Despite His Holiness the Dalai Lama’s firm decision to relinquish his political role, Tibet’s parliament in exile Friday passed a resolution appealing the exiled Tibetan leader to reconsider his decision.
The Dalai Lama, who is revered by Tibetans as their supreme spiritual and political leader, had on March 10 announced his decision to give up his political role as the head of the Tibetan government-in-exile. Earlier on Monday the Tibetan leader sent a formal message to the Tibetan Parliament-in-Exile formally directing its members to legalise his decision
“Now, a decision on this important matter should be delayed no longer. All the necessary amendments to the Charter and other related regulations should be made during this session so that I am completely relieved of formal authority,” the Dalai Lama had said in the message.
In the message the Dalai Lama also clarified that his decision was in accordance with his long-held vision of establishing a fully functional democratic system of governance for the Tibetan polity as the most appropriate measure in the long run.
After more than two days of extensive deliberation on the issue, the parliament today passed a three-point resolution with almost unanimous support, which, among other, calls on the Tibetan leader to continue to act as both the spiritual and political leader of the Tibetan people.
North America MP Mr Tenzin Chonden was the lone opponent of the motion. Airing his views in the parliament, Mr Chonden insisted parliament members to take heed of Dalai Lama’s urgent and timely message, and urged them to act progressively as per his wishes.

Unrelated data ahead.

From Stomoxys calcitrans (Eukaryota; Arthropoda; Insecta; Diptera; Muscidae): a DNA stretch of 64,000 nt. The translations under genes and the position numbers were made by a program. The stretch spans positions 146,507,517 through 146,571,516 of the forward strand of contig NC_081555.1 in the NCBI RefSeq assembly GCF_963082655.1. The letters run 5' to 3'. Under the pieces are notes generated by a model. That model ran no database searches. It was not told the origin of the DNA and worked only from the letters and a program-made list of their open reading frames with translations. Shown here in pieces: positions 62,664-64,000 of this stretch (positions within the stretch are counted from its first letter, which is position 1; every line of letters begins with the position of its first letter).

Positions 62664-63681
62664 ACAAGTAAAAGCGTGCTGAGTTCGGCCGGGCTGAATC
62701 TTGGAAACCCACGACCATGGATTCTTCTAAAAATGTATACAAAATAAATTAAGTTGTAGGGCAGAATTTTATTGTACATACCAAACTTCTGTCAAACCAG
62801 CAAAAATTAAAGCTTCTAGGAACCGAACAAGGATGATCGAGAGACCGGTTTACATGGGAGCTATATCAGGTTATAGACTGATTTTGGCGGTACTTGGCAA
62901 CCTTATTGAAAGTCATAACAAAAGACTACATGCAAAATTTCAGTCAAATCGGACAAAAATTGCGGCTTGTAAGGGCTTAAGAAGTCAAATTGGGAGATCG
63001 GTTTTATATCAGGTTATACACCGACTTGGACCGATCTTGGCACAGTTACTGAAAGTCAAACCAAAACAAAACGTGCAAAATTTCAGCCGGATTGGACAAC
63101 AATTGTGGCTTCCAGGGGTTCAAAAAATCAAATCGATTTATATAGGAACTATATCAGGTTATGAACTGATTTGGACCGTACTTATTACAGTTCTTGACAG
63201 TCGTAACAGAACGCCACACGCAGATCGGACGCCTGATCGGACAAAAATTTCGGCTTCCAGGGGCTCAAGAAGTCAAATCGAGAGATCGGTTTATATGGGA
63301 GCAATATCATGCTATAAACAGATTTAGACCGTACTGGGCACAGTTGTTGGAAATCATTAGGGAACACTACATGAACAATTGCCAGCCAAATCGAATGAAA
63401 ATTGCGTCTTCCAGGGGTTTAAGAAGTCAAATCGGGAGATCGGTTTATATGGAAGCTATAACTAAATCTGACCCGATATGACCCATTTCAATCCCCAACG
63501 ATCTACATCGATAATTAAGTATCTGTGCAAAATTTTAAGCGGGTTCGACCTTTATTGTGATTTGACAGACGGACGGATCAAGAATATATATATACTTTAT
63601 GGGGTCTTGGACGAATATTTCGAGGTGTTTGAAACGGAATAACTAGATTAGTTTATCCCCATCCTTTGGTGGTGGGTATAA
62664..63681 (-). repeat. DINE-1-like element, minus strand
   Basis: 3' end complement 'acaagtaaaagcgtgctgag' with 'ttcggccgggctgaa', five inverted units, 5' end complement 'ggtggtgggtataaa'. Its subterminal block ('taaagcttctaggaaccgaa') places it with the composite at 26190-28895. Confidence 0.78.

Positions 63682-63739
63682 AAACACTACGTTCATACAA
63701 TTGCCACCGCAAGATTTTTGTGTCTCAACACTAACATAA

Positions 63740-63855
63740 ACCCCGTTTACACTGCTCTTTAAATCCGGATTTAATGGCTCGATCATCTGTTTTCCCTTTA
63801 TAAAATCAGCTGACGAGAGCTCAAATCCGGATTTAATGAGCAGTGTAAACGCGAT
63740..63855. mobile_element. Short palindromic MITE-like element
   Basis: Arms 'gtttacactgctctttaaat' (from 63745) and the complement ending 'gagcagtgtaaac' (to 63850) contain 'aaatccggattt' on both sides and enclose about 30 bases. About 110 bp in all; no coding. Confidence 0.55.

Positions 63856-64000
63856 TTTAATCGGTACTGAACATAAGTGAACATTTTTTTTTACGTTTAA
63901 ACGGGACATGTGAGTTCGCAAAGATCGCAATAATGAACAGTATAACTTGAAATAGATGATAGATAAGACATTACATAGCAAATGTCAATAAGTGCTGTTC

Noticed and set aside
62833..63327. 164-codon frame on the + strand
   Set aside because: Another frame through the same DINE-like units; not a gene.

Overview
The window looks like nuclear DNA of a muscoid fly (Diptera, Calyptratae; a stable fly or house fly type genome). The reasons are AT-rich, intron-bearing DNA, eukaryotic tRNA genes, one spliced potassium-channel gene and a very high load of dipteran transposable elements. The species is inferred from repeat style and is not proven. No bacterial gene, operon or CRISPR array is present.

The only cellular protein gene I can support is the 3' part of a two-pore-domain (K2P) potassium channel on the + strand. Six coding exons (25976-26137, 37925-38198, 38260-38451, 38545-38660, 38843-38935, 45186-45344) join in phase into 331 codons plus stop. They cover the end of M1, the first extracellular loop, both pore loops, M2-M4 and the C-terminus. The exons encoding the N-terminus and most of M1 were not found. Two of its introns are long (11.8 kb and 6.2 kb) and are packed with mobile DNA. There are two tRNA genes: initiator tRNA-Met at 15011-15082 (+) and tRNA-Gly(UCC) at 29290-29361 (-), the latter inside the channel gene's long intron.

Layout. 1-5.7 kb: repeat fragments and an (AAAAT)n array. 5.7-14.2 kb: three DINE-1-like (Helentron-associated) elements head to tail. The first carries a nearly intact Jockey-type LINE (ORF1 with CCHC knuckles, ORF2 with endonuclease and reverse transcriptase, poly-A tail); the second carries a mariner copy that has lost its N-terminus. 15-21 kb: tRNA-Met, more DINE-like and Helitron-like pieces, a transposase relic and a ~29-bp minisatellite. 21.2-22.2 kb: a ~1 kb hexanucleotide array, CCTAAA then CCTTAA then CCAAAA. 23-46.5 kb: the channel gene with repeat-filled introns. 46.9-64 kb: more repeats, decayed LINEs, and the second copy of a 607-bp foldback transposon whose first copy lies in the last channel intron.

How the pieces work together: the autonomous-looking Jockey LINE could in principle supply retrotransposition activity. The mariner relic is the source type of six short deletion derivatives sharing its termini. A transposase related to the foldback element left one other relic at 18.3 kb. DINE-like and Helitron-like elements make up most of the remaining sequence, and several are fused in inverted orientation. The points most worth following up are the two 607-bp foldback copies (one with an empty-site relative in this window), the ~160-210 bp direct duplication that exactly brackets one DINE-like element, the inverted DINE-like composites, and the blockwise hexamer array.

The lawmakers had initially debated on a four-point draft proposal prepared by the parliament. One of the points, which calls for the formation of a “Constitutional Amendment Committee” should the Dalai Lama subsequently sticks with his decision to devolve his political role was, however, dropped after it was voted out by majority in the parliament today.
In the final resolution, the parliament offered “immense gratitude” and “heartfelt devotion” to the Dalai Lama on behalf of the Tibetan people for his leadership role. The parliament said it was fully convinced that the Tibetan democratic setup under the leadership of the Dalai Lama was in full conformity with the modern norms of a healthy democracy and that there was no need of immediate change for the time being.
The parliament also extended heartfelt apologies to the 75-year old Dalai Lama for failing to work according to his wishes and pledged that the members in future would strive more to do their best for the unity of the Tibetan people and for the general cause of the Tibetan people.
Speaking to journalists at the end of today’s session, the Deputy Speaker of the Parliament Mrs Gyari Dolma said attempts have been made to incorporate the views of every member of the parliament and also of the Cabinet (Kashag) in the parliament’s draft proposal.
She also said that parliament was “duty-bound to appeal the Dalai Lama” to continue his leadership, saying that the parliament was bound by its past resolutions that gave Dalai Lama full authority in dealing with the future course of action for resolving the issue of Tibet.
Parliament Speaker Mr Penpa Tsering said the final resolution would be submitted to the Dalai Lama for his consideration.
Mr Penpa, however, said the Dalai Lama might not accept the appeal and might redirect the parliament to act on his proposals. “If that happens the matter will come up again in the parliament,” Mr Penpa said.
Speaking at a news conference here yesterday, the Dalai Lama had reiterated that he was firm with his decision to relinquish his power despite opposition from within the Tibetan government-in-exile.
As many as 38 out of 43 members of the parliament, including the Speaker and Deputy Speaker, attended the session today to pass the resolution.